Thermometer measures temperature in all the three states. Solid, liquid and gas. Celsius, Fahrenheit and Kelvin are the most common units of measurement.
Celsius scale is widely used by almost all the countries in the world. Physicists and scientists uses Kelvin for more accuracy and only few countries like United States uses Fahrenheit.
Liquid and Electronic thermometers are the commonly used ones.
"Liquid expands when exposed to heat" is the theory behind the functioning of this thermometers.
Mercury is the most common liquid material in thermometers. Kerosene or Ethanol may also be used.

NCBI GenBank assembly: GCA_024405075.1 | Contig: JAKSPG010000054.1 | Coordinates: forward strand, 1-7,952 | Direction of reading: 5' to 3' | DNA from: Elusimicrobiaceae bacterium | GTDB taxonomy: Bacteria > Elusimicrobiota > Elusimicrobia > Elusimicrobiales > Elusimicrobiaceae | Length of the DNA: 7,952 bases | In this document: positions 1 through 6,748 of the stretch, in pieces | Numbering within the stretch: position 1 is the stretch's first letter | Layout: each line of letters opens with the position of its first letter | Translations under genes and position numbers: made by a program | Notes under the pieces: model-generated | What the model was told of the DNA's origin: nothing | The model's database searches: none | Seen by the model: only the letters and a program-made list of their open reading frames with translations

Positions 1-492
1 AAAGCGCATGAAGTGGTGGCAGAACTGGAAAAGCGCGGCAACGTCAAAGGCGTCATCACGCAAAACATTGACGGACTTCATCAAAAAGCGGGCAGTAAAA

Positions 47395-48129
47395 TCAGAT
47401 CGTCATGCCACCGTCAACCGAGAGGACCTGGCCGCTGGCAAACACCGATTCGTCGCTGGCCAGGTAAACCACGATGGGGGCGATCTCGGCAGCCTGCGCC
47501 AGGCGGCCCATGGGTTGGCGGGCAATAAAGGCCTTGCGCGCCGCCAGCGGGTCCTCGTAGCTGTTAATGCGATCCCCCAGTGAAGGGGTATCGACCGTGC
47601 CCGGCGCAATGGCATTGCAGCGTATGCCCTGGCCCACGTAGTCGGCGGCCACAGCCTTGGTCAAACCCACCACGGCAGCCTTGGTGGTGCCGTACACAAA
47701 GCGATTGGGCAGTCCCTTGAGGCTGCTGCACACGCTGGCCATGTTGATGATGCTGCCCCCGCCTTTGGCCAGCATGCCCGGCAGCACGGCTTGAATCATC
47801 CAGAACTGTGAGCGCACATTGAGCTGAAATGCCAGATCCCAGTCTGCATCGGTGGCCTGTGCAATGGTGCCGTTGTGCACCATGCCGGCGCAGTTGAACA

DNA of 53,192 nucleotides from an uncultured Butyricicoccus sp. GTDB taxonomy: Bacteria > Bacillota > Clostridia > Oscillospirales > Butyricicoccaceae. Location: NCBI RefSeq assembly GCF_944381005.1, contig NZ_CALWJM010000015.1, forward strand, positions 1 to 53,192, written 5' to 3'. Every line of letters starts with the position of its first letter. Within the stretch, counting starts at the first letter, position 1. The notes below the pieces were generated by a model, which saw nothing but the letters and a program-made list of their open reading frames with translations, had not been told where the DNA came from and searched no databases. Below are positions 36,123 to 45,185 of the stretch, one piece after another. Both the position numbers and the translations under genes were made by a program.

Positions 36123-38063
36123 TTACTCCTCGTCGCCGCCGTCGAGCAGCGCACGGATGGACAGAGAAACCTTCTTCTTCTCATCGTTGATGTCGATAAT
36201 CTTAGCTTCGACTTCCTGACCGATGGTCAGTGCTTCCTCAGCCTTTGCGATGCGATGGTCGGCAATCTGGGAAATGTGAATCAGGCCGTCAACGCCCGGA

When the thermometer is heated, the liquid is pushed up the glass tube. Temperature is measured with accurate markings on the tube.
The drawback in liquid thermometers is when the temperature lowers, the liquid cannot fall back easily.
Electronic thermometer is built with an instrument called thermistor.
Thermistor(thermal+resistor) changes its resistance based on the temperature. A computer in turn measures the thermistor's resistance and converts it into temperature reading. The accurate temperature is displayed on the digital screen.
Pyrometers: To measure very high temperature. Ex. Steel industry.
Cyrometers: To measure very low temperature. Ex. Space.
Pill thermometers: Athletes intake to prevent themselves from heat related illnesses like heat cramps, heat stroke etc.,
Stem thermometers:To monitor food safety temperatures.
Bi-metallic thermometers: To maintain cooking and baking temperature in the oven.
Nanothermometers: To measure temperature variations in each living cell.